Friends and fans of author Julie Salamon gathered on Saturday, June 11 at the North Adams Library in Seaman for an informal book signing and discussion of her latest work, “Mutt’s Promise”. Salamon, a graduate of North Adams High School, now lives and works in New York City. “Mutt’s Promise” is her tenth book, and her third book for children. The event was sponsored by the Friends of the North Adams Library.

Salamon’s parents, Dr. Alexander and Lilly Salamon were World War II Holocaust survivors who immigrated to New York after the war. In 1953, they moved to Seaman where her father worked as a physician throughout Adams County until his death in 1971. He donated the land from their family farm for the Alexander Salamon Airport because of his love and gratitude for the place that became home to his family.

Accompanied by her sister Susie, the two reminisced with old friends and neighbors about their childhood years in the county. “We only lived here for 18 years,” Salamon said, but this will always feel like home to us.”

“Mutt’s Promise” is Salamon’s third successful collaboration with illustrator Jill Weber (“The Christmas Tree” and “Cat in the City”). “We had such a good time doing ‘Cat in the City’ that while she was working on the illustrations I began a story that became ‘Mutt’s Promise’,” says Salamon.

The book tells the story of a brave homeless dog named Mutt who ends up living on a farm after saving the farmer’s cat from a weasel-like animal called a fisher cat. Mutt subsequently has puppies which end up in a puppy mill after being given away by the farmer to someone who he thought was going to give them a good home. The story narrates the puppies’ eventual escape and adventures as they try to make their way back to their mother.

While Salamon’s work is packed with both whimsical and dark ideas she says, “It’s a mystery to me where the ideas come from”.

She says much of the lighter side of the story in “Mutt’s Promise” was inspired by her childhood in Adams County, and that Mutt was partially modeled on her childhood dog, Poochie. She describes the pastoral world into which the puppies are born as “an invitation to adventure,where they kept their noses stuck to the ground as they dashed about, inhaling the fragrance of hay, poking their heads into the inviting spaces provided by parked tractors and plows.”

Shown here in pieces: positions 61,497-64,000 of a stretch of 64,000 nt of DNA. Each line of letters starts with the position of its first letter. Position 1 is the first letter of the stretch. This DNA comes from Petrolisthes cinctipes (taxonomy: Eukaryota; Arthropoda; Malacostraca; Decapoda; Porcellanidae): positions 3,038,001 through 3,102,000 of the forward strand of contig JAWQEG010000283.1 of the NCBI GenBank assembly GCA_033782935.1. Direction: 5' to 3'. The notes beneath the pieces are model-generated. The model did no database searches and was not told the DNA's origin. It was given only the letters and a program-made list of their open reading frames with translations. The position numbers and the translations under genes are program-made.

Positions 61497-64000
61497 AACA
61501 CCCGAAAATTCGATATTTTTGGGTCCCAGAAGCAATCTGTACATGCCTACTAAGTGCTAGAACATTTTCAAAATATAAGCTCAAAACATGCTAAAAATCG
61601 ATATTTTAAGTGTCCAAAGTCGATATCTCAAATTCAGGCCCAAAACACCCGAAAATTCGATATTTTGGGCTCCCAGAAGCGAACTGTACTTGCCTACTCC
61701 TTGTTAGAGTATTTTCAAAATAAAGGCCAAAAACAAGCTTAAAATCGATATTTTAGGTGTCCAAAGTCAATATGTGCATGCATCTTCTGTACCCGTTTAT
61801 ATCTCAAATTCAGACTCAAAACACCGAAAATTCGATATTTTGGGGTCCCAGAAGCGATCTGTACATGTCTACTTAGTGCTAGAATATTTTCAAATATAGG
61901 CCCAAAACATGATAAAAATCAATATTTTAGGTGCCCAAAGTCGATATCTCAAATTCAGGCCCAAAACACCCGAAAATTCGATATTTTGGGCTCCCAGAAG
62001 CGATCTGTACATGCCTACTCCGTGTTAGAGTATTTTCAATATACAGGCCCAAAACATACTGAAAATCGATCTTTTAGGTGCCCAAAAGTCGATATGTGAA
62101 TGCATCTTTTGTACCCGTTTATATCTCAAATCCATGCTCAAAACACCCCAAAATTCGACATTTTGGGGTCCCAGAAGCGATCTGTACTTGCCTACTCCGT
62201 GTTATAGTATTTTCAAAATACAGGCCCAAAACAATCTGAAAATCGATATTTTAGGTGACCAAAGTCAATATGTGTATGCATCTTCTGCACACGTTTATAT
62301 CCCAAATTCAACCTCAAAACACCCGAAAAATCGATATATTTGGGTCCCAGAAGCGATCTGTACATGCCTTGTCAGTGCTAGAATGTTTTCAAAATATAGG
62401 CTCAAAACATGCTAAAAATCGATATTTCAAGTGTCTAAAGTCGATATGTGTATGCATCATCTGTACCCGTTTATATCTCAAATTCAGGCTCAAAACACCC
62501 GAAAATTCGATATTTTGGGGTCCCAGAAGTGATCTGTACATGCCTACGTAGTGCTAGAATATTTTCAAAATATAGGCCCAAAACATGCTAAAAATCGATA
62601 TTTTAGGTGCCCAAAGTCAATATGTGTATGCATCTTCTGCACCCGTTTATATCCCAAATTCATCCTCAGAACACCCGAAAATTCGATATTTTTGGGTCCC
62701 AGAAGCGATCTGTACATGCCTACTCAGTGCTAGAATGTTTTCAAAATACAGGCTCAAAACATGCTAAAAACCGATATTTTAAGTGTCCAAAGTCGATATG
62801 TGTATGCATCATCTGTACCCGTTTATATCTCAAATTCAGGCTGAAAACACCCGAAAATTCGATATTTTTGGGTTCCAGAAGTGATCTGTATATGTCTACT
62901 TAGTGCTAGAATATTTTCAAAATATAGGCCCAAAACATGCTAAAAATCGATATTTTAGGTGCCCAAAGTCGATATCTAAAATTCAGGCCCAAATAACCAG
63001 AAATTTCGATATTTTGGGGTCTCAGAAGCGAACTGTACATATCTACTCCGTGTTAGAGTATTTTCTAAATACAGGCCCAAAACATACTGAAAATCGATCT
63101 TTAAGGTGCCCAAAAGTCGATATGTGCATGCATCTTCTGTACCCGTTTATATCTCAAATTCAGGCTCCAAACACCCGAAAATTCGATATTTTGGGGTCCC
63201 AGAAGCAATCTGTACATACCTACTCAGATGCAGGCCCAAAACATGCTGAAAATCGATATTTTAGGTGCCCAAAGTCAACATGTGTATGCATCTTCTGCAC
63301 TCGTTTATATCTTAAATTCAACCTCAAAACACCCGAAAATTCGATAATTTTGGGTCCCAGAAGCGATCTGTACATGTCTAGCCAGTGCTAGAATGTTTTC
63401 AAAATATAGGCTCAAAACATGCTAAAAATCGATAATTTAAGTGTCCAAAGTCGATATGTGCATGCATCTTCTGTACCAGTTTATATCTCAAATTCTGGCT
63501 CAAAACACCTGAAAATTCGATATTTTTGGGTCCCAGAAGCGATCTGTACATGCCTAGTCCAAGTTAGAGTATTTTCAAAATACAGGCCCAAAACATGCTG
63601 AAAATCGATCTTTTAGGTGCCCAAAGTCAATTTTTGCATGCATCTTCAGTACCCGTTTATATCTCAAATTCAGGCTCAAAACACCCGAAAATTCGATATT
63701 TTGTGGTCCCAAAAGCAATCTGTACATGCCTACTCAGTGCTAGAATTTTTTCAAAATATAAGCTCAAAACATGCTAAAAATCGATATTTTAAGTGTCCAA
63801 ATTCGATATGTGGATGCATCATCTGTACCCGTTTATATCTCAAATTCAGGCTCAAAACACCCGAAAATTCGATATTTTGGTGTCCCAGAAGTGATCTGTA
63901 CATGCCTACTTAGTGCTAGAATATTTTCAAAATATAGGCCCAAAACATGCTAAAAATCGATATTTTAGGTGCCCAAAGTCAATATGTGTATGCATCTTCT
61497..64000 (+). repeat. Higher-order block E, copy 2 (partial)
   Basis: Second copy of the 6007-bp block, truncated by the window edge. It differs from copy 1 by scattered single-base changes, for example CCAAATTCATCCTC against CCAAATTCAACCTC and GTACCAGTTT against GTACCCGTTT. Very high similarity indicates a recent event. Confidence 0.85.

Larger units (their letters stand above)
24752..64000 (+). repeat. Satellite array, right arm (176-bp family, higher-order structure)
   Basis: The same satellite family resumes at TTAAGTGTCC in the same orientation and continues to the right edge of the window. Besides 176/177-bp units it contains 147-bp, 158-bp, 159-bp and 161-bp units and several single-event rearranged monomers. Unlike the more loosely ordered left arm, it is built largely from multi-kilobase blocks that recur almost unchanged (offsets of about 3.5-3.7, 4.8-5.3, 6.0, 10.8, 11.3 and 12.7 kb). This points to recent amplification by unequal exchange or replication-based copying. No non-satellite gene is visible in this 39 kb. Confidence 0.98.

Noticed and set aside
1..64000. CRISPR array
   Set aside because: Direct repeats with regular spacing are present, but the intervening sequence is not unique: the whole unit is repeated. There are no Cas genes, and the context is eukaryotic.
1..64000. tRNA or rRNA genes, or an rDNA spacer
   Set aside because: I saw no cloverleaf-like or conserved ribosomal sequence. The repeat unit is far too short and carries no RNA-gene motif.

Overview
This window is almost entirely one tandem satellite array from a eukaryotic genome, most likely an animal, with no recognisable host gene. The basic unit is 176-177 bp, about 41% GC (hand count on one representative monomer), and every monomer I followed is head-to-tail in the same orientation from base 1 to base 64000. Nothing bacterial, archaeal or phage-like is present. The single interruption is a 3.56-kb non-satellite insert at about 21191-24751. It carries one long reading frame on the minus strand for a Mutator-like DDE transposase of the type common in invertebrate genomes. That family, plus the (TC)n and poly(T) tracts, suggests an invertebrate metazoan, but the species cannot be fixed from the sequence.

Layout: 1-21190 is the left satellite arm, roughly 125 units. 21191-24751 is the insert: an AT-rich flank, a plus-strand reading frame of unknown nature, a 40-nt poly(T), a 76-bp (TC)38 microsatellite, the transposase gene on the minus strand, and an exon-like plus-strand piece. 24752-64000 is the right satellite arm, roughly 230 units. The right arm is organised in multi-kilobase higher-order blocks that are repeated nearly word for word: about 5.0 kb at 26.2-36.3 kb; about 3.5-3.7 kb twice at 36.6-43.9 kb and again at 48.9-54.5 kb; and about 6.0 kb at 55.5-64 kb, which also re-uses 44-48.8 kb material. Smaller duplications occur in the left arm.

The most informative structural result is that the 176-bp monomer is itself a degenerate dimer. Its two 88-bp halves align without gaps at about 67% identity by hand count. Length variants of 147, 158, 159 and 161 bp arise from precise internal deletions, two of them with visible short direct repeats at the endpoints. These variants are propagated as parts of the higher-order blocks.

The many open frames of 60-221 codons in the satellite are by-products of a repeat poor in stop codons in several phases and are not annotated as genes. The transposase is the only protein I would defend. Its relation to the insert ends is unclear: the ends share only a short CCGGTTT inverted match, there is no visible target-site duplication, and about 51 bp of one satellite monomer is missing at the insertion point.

The inspiration for the darker setting of the puppy mill she says is emotionally related to her parents’ experience in concentration camps.

She says the story also mirrors the path of her own life, “The story begins where we began – at this beautiful place in the countryside,” she says, then moves to a terrible place from which they escape and end up in New York City.”

Local author Julie Salamon, center, explains the book-writing process to the audience assembled on June 11 at the North Adams Library.
Local author Julie Salamon, center, explains the book-writing process to the audience assembled on June 11 at the North Adams Library.

The book, which is aimed at children 8-12 years old, develops several themes: courage, immigration, friendship, personal responsibility, endurance, and survival. Salamon visits middle schools where she discusses the book’s themes with fourth and fifth graders.

“We have discussions about what it means to survive, and whether it is enough to just survive,” said the author. She writes of the lonely farmer who has given up on his dreams, “Disappointment can become like a hungry, living thing. It starts eating away at your ability to feel happiness or even think straight and can get so big, it blocks out every other feeling you might have.” Later in the story when the puppies talk about what will happen when they escape from the puppy mill, she writes “Day by day it became harder to dream. It takes strength to dream, and the puppies were growing weaker.”

“I always looked at my parents as model survivors because they managed to survive and keep their hearts intact,” she says, which I think is not always the easiest thing to do.”

She mirrors that idea in Mutt’s advise to her puppies, “Strength is like a seesaw, sometimes up and sometimes down.”

According to Salamon, the book has become a resource for the Humane Society of America. “They’re hoping to get the book into middle schools because they’re interested in developing what they call a humane curricula, which involves teaching kids not only how to take care of animals appropriately, but also how to be humane to people.”